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Paul S. Cremer will be presented with the Pittsburgh Conference Achievement Award. He is being recognized for contributions to the fields of analytical chemistry and applied spectroscopy.
Texas A&M University professor Paul S. Cremer will be presented with the Pittsburgh Conference Achievement Award on Monday morning at Pittcon 2006. He is being recognized for his significant contributions to the fields of analytical chemistry and applied spectroscopy over the past decade.
Cremer's laboratory utilizes nonlinear optical spectroscopy and fluorescence microscopy to investigate planar lipid bilayers. Phospholipid bilayers consist of two opposing leaflets of amphiphilic molecules. Bilayer materials can be deposited at the liquid-solid interface to form solid supported membranes that mimic cell surfaces and represent an ideal geometry for designing sensors and screening assays. Cremer recently has used microcapillary injection and photolithography to pattern membrane material into sensor arrays with unique chemical activity at each surface address.
Through infrared-visible sum frequency generation, a surface-specific vibrational spectroscopy, Cremer's laboratory obtains chemically specific information on membrane dynamics and structure. This technique allows the monitoring and characterization of membrane constituents and adsorbed components at surfaces and interfaces. Cremer's work has focused on dynamic processes that take place in solid supported membranes such as the flippase-induced transmembrane translocation of phospholipids and cholesterol-DLPC interactions.
Cremer received his doctorate in 1996 at the University of California, Berkeley where he characterized the hydrogenation and dehydrogenation of hydrocarbons on platinum surfaces with infrared-visible sum frequency generation. Between 1996 and 1998, Cremer was a postdoctoral fellow in surface science of supported lipid bilayers and biomembranes at Stanford University. In 1998, Dr. Cremer joined the faculty at Texas A&M University and was promoted to professor of the department of chemistry in 2004.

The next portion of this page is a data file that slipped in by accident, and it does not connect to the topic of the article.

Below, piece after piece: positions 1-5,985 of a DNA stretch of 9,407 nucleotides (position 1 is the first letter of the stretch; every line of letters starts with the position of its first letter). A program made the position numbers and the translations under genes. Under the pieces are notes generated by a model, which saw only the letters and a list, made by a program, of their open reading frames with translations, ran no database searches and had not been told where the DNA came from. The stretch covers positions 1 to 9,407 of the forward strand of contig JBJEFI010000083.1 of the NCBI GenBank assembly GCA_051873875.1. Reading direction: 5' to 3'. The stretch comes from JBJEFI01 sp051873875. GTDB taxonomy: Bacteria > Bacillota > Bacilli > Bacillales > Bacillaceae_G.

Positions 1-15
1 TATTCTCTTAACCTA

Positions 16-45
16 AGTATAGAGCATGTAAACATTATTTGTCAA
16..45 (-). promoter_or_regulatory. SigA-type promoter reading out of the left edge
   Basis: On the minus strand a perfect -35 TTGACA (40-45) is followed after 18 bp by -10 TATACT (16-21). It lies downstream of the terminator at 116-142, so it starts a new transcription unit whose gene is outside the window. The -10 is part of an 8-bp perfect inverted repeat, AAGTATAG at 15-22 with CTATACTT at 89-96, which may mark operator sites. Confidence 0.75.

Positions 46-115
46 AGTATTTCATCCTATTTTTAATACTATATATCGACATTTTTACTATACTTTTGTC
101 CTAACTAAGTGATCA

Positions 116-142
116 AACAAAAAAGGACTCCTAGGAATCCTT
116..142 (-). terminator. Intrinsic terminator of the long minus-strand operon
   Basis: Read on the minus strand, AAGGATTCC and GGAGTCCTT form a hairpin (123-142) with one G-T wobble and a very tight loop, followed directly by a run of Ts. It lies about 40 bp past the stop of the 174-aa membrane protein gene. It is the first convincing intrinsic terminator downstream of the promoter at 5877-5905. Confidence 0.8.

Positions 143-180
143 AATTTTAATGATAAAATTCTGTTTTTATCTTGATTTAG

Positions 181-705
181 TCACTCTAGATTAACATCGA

Cremer will be presented with the award during the symposium entitled "Pittsburgh Conference Achievement Award: Designing Sensors for Unraveling Biophysical Mechanism" arranged by and to be presided by Adrian C. Michael, associate professor of electrochemistry and bioanalytical chemistry at the University of Pittsburgh. The symposium will feature several presentations by prominent scientists including Cremer.
The Pittsburgh Conference Achievement Award is presented annually at Pittcon to an individual for significant achievements in the field of analytical chemistry within ten years following the completion of their doctorate degree. The Pittcon and the Society of Analytical Chemists sponsor the award.